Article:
Pacing outside of Good Samaritian's ER, I wait for the transport van to arrive with Mom, it's starting to rain, which is apropos for my mood. Her white blood cell count is almost undetectable, blood pressure dangerously low, and she's anemic. I blame the chemo but dehydration might also be a culprit. Her oncologist decided she needed to be admitted to the hospital for closer observation and some fluids. The transport driver pulls her out of the van, I have just enough time to say "I'm here" (you're not alone), before they wheel her through the red portal, boldly labeled - No public entry. I'm instructed to check in with the receptionist.
If you've ever been to an emergency room, than you know it's a unique experience, and yet the same wherever you go. I walk into a dilapidated room full of grey plastic chairs, three vending machines, and one television loudly broadcasting the food channel. The first thing I notice is the moaning, than the blood stained clothing, and finally the blue barf bags that I visually try to avoid. I'm confronted with vacant or frightened expressions everywhere I turn. The intake nurse is swamped.
I lean in to get noticed and she says, "Can I help you?" (with a strident tone I might add)
I think it is obvious but I say, "Yes, my mom was just brought in, can I wait with her?"
"No, sit down, we'll call you went she gets assigned a room."
I'm carting around three large bags, filled with medications, tennis shoes, pajamas, extra socks, toiletries, medical cards, a computer bag, and a purse of my own. I set them in the chair next to me and browse my twitter account on my iPhone. I know I'm in for a long wait. The pale young woman across from me is nauseous, she's carrying around one of those barf bags, and she can not complete a sentence without saying "fuck." Her mother is completely unfazed. I consider moving to the other side of the facility but there are no vacant chairs. There is a man with a bloody bandage on his foot, a woman who is holding her head, and a teenager with a horrible cough. I wish I had a mask.
An older man with chest pains, a child with what appears to be a deep laceration on his arm, and a woman with stroke symptoms are all quickly whisked into the system. The rest of us wait with our worries and our ailments.
Forty-five minutes pass when I notice a lull at the front desk. I approach the woman tentatively, "Can I go see my mom now?"
"Room 18, through the doors, on your right." (I think I would still be sitting here if I didn't ask)
They usher me through an alarmed door, I feel as if I've been accepted into an exclusive club, but no, it's just another waiting pen. In emergency they put people into three categories: going to die regardless of treatment, might die if not immediately treated, treatable but not urgent. I'm not sure what category mom was dumped in but I imagine it was the last group. I find her jammed in a small cubby, one plastic chair next to the gurney, she's hooked up to to an IV, and several monitors. I dump the bags on the floor and sit down.
"Great necessities call out great virtues," Abigail Adams
Thank God I grabbed my computer. While mom sleeps, I browse my social media accounts, when I literally stumbled upon Seth Godin's recent blog. It was just too serendipitous to ignore. Seth argues that we can triage our opportunities. For example, I was recently invited to write a guest post for a popular blog, attend a writer's conference in Michigan, and take an on-line scripture course for professional development. So if I triaged these opportunities I would say the guest blog is going to survive, the writer's conference is out of the question (my mom is in ER and my daughter is about to deliver twins), and the on-line course will need to be postponed until the summer. Done. I didn't go to my customary 'no' because I was able to reduce some of the anxiety by triaging the opportunities.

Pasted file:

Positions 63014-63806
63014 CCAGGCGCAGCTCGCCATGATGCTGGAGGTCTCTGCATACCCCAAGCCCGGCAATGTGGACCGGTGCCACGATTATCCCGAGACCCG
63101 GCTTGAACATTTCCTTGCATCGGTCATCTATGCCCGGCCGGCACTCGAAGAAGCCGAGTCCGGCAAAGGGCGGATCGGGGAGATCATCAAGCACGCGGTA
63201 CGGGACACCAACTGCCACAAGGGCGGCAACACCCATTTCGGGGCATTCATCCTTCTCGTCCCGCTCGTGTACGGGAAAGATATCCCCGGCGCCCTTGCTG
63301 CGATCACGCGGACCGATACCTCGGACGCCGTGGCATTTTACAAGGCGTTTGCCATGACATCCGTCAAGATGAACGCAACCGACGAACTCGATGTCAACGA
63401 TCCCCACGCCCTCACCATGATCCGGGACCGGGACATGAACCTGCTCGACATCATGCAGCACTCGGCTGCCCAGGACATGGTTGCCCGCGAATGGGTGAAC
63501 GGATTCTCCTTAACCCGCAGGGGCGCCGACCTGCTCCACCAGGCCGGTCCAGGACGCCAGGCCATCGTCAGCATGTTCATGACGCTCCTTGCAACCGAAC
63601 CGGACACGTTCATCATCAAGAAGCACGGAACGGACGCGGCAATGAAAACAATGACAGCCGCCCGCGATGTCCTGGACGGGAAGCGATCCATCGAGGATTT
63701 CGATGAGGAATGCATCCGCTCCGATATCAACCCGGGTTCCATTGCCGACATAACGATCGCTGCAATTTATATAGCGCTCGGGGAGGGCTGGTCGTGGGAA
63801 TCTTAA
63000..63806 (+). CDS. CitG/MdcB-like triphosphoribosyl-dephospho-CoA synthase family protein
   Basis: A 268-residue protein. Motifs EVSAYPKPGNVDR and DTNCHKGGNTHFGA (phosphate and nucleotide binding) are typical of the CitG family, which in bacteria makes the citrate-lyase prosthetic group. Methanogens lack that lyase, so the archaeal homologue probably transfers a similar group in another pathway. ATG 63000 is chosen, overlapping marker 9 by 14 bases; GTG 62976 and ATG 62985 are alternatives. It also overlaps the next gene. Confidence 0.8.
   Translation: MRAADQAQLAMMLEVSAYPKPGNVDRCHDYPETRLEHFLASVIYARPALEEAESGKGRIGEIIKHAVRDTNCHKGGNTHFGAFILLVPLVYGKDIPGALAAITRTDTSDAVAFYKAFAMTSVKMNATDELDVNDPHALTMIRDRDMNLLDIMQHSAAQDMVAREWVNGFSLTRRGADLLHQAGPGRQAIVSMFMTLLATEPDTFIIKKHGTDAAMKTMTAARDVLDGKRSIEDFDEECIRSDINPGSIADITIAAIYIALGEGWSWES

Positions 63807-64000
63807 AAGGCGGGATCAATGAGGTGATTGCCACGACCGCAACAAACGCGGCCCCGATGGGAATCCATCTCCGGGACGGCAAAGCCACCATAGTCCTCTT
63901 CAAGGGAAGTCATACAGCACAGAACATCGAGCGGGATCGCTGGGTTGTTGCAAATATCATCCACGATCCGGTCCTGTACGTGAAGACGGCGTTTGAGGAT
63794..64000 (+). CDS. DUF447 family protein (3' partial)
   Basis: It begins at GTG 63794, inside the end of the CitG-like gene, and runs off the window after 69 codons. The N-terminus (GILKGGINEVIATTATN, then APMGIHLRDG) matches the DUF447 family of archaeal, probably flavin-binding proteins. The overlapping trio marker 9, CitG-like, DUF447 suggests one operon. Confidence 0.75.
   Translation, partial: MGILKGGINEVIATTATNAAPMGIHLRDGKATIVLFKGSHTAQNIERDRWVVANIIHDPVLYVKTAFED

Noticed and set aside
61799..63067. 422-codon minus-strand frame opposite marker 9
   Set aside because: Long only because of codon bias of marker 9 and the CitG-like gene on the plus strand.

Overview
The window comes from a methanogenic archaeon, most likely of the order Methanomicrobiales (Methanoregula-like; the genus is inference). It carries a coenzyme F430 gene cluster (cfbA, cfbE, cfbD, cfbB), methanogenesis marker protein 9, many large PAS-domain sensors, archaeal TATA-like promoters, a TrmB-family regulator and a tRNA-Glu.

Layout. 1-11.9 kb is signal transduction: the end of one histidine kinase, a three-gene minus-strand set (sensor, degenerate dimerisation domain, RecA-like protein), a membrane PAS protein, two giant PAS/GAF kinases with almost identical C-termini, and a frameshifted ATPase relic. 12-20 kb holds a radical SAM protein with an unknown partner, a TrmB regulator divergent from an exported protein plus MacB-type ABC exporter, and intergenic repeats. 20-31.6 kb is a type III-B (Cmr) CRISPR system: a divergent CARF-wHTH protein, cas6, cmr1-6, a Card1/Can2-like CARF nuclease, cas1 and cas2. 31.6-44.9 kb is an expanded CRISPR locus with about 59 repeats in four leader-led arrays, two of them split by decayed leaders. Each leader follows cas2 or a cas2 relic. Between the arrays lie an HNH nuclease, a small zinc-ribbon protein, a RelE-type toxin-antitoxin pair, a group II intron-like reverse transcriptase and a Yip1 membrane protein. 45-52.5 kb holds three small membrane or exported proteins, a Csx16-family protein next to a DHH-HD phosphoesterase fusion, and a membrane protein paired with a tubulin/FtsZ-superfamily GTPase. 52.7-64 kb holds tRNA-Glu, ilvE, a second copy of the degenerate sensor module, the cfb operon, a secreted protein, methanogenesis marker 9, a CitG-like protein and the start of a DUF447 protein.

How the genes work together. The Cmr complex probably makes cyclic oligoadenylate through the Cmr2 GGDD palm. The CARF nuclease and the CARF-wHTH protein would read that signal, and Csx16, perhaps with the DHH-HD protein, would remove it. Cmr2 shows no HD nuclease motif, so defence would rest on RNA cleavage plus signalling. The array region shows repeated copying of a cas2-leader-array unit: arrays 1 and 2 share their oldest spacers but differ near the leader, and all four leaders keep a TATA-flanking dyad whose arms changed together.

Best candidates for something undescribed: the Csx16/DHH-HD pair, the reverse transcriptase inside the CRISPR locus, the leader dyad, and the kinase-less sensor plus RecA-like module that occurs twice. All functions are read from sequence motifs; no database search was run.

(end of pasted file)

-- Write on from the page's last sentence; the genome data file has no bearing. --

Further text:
Opportunity triage by Seth Godin More opportunities come knocking than we know what to do with.They often come enshrouded with hassle, perceived risk and the need to overcome inertia. It's easier to just say no. And so no becomes the default, a habit, it's easier than discernment. Do you and your organization have a method to sort the opportunities out?In emergency rooms, they put people into three groups: Gonna die no matter what, going to be okay if we help them eventually, and needs help right this moment. By prioritizing where to focus, they serve the patients who can benefit the most. What happens if instead of ignoring opportunity, you triage it?
The more important question is can we triage our writing projects? I always have several drafts in the works. Some almost write themselves with just a little nip and tuck before publishing, others need to be deleted, and one or two might survive if I give them a lot of attention. Categorizing my works helps me to prioritize my focus. I can stop trying to mend the ones that will never work, spend more time with the ones that have potential, and a light edit for the rest. I spend five minutes browsing through my drafts deleting and categorizing. I feel so accomplished, I cast an eye on mom's blood pressure, and I can see she is stabilized.
Five hours later they move us from emergency to a permanent room on the fifth floor. It's almost eight o'clock at night. I have three drafts ready to publish, the rest I deleted, and mom is on solid ground.
I'd love to engage with you in the comments! What are you waiting for?